Calderon has been a bright spot in the CCL for an Espana team that otherwise struggled throughout. The 28 year old left back is not quite as attacking as Beckeles, but still gets forward often enough. One player that comes to mind when watching Calderon is Chicago's Gonzalo Segares, a player who is no slouch pushing up the flank but who tends to be more remembered for his ability to shut down opposing players. Kevin Payne may think we are good at left back, but even if that is true, Calderon - who made the 2009 Gold Cup squad for Honduras - would be an upgrade to a defense that needs one.
Juan Carlos Garcia (CD Olimpia)
He's not the Garcia I normally talk about when I discuss the CCL - that would be Oscar Boniek Garcia - but he's no slouch. Garcia is a left back with experience playing on the right as well as in the midfield. At 23, Garcia seems to improve every time I see him, and was called into the Honduran Gold Cup squad this summer after normal starter Emilio Izaguirre had to drop out with an injury. Garcia is not necessarily a force going forward, but his defending is usually solid and dependable at a position that has been a problem for United for what seems like an eternity.
Johnny Leveron (CD Motagua)
Motagua's CCL was more or less a disaster, but perhaps their lone bright spot was this 21 year old center back. Leveron is young, but is already first-choice for Honduras despite there being more experienced options available. Leveron has some experience in midfield as well, and has the passing skills out of a center back spot that teams prize in the modern game. He also has a knack for scoring headed goals on set pieces and corner kicks (3 goals in 15 caps for Honduras, 5 goals in 2 years with Motagua). Given Jakovic's injury history and inconsistency, there's no reason to shy away from pursuing a player that, at worst, would provide intense competition for playing time.
Jonathan McDonald (LD Alajuelense)
This dreadlocked 23 year old Costa Rican may have come of age in this year's CCL. Playing as a target forward (often isolated in a 4411), McDonald used an aggressive, physical style to be a pest to every defense he faced while notching 3 goals in 6 games. McDonald is not the most imposing player in terms of size (Wikipedia lists him at 5'8", which is probably a mistake; still, he's probably no taller than 5'10"), but is powerfully built and has the kind of attitude Premier League fans would associate with Kevin Davies.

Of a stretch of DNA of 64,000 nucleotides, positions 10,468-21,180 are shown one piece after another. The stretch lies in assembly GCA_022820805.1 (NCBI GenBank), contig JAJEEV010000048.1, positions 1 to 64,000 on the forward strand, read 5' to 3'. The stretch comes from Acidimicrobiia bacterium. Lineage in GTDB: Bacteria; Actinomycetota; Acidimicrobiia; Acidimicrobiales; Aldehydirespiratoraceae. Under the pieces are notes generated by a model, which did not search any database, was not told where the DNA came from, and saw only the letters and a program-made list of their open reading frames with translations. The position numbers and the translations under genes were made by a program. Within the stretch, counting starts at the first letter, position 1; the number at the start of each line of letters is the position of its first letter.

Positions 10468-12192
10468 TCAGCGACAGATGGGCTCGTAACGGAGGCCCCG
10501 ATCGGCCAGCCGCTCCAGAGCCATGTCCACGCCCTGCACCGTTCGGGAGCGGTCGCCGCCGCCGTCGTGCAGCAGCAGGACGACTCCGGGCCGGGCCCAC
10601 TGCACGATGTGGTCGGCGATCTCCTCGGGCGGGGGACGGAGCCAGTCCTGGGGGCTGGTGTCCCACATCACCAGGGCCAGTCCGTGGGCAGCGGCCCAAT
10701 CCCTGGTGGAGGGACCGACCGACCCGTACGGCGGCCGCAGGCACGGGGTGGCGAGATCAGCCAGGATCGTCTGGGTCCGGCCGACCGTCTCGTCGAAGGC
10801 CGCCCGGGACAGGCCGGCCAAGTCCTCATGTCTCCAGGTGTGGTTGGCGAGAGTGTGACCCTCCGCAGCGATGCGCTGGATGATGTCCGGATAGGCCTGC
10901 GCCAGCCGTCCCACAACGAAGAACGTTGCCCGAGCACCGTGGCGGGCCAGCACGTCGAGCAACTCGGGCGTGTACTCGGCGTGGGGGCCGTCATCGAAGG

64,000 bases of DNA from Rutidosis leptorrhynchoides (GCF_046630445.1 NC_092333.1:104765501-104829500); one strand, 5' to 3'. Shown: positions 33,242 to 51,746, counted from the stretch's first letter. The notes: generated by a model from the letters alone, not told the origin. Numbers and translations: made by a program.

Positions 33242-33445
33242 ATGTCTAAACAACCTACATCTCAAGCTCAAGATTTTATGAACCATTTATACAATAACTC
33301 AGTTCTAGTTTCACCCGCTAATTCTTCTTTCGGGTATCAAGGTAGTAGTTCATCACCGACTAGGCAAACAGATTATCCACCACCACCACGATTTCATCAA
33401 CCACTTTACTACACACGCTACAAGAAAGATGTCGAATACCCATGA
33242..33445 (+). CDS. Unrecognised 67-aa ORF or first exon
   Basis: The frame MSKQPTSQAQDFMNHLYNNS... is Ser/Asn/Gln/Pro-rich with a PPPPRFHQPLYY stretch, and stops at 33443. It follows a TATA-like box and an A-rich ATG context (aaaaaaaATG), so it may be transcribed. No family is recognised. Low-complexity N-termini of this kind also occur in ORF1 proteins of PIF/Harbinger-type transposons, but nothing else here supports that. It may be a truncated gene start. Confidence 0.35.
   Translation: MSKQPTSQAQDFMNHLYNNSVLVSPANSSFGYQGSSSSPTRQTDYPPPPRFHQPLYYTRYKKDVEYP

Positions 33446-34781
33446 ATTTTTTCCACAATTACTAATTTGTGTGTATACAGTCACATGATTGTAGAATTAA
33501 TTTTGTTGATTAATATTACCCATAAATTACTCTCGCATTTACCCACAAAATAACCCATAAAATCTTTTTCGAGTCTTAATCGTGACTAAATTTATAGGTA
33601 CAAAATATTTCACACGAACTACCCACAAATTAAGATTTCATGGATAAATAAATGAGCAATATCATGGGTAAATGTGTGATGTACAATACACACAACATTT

He can struggle with containing his temper, but he's also an extraordinarily unpleasant player to defend against. Oddly, McDonald was a Vancouver Whitecap during their final 2nd division season, but was released. Given that Tom Soehn was probably already looking to sign Hassli at that point, it makes sense, but that shouldn't be mistaken as a sign that McDonald couldn't make it in MLS. McDonald would be a fine replacement for Joseph Ngwenya in the "hard-working substitute forward" role, but unlike Ngwenya he actually scores goals.
Jose Salvatierra (LD Alajuelense)
Other than the goalscoring threat and nationality, everything I said earlier about Beckeles applies to Salvatierra, who is one of Costa Rica's most promising youngsters at any position. The right back looked like the best at his position for any team in Group A, which just happened to be the strongest CCL group this year and included the LA Galaxy. Salvatierra is just 22 but is already good enough to be first choice for the Ticos (he started every game in this past summer's Gold Cup and played every minute for Costa Rica in the Copa America as well). Everything you want in a right back - speed, size, positional sense, the ability to get forward (and actually contribute while he's up there) - are all in place with Salvatierra. The problem United might run into if they pursue him is that he's so good that richer clubs from Mexico or CONMEBOL might offer a bigger salary.